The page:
Clinical Significance of Vitamin D Deficiency in Primary Hyperparathyroidism, and Safety of Vitamin D Therapy

Nasser Mikhail, MD, MSc

Disclosures

South Med J. 2011;104(1):29-33. 

In This Article

Abstract and Introduction

Abstract

Vitamin D deficiency occurs more frequently in patients with primary hyperparathyroidism (PHPT) compared with the general population, and is usually associated with an aggravated form of the disease. Current guidelines recommend measurement of serum levels of 25-hydroxy vitamin D (25-OHD) in all patients with PHPT, and their repletion if the levels are less than 50 mmol/L (20 ng/mL). Limited data suggest that vitamin D treatment is generally safe in subjects with mild PHPT and coexisting vitamin D deficiency. Adverse effects include hypercalcuria and, less commonly, exacerbation of hypercalcemia. Well-designed trials are needed to evaluate the safety of vitamin D replacement therapy in a wide spectrum of patients with concomitant PHPT and vitamin D deficiency. These trials should address the impact of such therapy on the complications and course of PHPT.

Introduction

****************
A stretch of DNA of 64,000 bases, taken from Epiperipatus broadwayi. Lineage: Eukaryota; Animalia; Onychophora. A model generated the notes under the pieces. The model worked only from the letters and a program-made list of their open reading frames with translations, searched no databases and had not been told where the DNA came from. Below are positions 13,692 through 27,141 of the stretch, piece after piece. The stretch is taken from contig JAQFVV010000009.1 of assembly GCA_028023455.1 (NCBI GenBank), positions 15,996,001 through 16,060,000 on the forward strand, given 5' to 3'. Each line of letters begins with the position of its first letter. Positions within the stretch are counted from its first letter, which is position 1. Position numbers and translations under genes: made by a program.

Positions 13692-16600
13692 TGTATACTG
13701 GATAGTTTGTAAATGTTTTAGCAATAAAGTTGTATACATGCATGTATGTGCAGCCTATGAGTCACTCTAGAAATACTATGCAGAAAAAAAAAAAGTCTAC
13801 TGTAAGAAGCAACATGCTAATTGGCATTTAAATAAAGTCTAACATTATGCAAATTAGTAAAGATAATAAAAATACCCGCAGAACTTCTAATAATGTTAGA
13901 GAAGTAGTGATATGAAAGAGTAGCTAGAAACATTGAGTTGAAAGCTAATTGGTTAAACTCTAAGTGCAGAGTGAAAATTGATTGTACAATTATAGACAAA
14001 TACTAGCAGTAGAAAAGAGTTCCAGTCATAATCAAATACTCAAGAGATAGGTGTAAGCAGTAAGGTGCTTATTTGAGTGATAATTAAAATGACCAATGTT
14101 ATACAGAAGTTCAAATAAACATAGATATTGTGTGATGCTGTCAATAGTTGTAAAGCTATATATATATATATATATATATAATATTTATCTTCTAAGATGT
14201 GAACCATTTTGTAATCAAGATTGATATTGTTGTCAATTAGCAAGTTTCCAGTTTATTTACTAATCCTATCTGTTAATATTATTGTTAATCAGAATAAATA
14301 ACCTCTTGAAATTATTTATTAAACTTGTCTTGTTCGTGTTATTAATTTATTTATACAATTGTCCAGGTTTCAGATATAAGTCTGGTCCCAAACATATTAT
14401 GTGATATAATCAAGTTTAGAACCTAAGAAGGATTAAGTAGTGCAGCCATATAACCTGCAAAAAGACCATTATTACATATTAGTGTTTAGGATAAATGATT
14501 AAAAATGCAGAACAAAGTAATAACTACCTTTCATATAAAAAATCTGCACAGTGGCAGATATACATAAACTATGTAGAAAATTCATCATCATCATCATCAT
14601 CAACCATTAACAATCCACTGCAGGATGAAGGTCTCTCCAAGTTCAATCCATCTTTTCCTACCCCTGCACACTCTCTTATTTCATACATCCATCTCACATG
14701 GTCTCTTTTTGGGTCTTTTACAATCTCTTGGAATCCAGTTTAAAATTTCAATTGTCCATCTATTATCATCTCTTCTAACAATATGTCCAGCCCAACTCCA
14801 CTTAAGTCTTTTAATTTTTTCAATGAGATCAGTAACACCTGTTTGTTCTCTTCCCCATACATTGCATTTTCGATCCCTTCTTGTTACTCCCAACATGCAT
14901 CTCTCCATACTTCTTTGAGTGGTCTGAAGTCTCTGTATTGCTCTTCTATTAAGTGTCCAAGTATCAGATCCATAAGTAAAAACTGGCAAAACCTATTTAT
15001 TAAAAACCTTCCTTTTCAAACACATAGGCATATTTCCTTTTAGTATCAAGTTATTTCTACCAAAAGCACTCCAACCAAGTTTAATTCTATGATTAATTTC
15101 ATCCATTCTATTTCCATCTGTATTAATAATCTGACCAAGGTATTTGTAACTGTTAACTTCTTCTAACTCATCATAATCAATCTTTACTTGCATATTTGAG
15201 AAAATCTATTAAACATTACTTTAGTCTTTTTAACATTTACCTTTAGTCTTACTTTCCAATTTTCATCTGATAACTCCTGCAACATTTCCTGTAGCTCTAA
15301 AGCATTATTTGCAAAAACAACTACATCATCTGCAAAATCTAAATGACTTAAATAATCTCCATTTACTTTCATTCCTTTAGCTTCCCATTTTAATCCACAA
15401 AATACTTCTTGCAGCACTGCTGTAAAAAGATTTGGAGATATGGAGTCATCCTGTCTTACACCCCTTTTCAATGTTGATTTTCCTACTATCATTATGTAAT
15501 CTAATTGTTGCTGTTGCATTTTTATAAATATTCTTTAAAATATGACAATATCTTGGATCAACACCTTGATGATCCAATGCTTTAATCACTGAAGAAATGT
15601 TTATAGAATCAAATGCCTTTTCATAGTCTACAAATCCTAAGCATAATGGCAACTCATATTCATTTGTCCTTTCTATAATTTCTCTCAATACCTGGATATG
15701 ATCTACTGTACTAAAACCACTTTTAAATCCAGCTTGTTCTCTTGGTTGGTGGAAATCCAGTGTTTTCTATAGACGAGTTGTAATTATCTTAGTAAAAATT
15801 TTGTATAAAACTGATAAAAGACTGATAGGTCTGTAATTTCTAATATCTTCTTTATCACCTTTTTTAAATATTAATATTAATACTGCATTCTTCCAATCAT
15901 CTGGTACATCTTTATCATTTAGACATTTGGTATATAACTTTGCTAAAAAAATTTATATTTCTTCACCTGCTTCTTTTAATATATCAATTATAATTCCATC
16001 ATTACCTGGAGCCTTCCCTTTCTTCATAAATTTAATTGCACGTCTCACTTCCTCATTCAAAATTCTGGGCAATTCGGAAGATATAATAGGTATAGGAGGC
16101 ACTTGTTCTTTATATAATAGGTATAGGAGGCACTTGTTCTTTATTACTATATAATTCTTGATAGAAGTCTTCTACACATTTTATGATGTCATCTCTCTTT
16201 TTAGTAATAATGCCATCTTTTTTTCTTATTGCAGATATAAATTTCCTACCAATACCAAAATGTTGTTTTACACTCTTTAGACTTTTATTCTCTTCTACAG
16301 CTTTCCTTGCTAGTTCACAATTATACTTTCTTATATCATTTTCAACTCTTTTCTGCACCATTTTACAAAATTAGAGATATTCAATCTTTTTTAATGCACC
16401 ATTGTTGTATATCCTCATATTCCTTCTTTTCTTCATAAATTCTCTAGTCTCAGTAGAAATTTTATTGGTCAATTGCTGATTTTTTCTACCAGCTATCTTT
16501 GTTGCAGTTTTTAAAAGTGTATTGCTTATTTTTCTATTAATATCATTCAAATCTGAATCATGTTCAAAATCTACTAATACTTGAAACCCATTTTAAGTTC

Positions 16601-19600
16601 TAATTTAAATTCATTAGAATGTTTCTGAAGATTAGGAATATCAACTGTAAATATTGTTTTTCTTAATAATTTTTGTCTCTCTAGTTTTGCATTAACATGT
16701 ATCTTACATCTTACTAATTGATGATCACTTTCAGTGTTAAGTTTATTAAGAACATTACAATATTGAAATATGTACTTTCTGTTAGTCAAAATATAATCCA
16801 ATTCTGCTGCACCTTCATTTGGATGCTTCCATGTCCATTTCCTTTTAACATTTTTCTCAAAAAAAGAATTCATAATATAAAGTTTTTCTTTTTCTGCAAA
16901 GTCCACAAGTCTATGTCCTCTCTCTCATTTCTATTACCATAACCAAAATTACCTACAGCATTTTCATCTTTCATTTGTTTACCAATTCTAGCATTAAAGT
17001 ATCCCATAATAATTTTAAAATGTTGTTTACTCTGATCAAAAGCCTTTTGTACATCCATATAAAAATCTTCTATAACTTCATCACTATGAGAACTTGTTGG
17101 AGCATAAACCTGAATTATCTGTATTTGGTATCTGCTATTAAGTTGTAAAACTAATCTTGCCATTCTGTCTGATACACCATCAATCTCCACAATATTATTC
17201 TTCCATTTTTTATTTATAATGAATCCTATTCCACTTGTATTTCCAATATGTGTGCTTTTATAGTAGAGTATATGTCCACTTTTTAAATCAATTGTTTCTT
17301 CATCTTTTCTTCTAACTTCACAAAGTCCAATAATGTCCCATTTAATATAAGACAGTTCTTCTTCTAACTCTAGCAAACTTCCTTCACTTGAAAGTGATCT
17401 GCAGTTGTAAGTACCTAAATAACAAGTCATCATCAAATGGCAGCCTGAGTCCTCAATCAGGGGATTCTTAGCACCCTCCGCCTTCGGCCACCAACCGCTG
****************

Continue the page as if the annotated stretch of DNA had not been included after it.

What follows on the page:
The panel of the Third International Workshop on Asymptomatic Primary Hyperparathyroidism recently recommended measurement of serum concentrations of 25-hydroxy vitamin D (25-OHD)—the best available test of vitamin D nutritional status—in all patients with suspected primary hyperparathyroidism (PHPT), and initiation of vitamin D supplementation in patients with levels below 20 ng/mL before making any medical or surgical decisions.[1] The panel guidelines were based on the following observations: 1) The high prevalence of vitamin D deficiency in patients with PHPT; 2) vitamin D inadequacy may worsen the clinical picture of PHPT; 3) in some patients with PHPT, vitamin D deficiency can mask hypercalcemia, and therefore obscure the diagnosis; 4) available evidence, although limited, suggests that vitamin D therapy in vitamin D-deficient patients with PHPT does not generally increase serum calcium levels. While the definition of vitamin D deficiency in the general population is still a matter of debate, the panel selected serum levels of 25-OHD <20 ng/mL as the cutoff for initiation of vitamin D therapy. This threshold was based on a study that showed circulating parathyroid hormone (PTH) levels could not be suppressed further when serum levels of 25-OHD are maintained above 20 ng/mL in healthy subjects who received vitamin D2 and calcium supplements for eight weeks.[2] Meanwhile, many physicians are reluctant to prescribe vitamin D to patients with PHPT, due to concern of worsening existing hypercalcemia and lack of sufficient data to support the safety and benefit of such intervention. Indeed, early case reports suggested that patients with PHPT and clinical evidence of vitamin D deficiency (manifested as osteomalacia) had their serum calcium levels increased from 1 to 2 mg/dL after vitamin D administration.[3,4]

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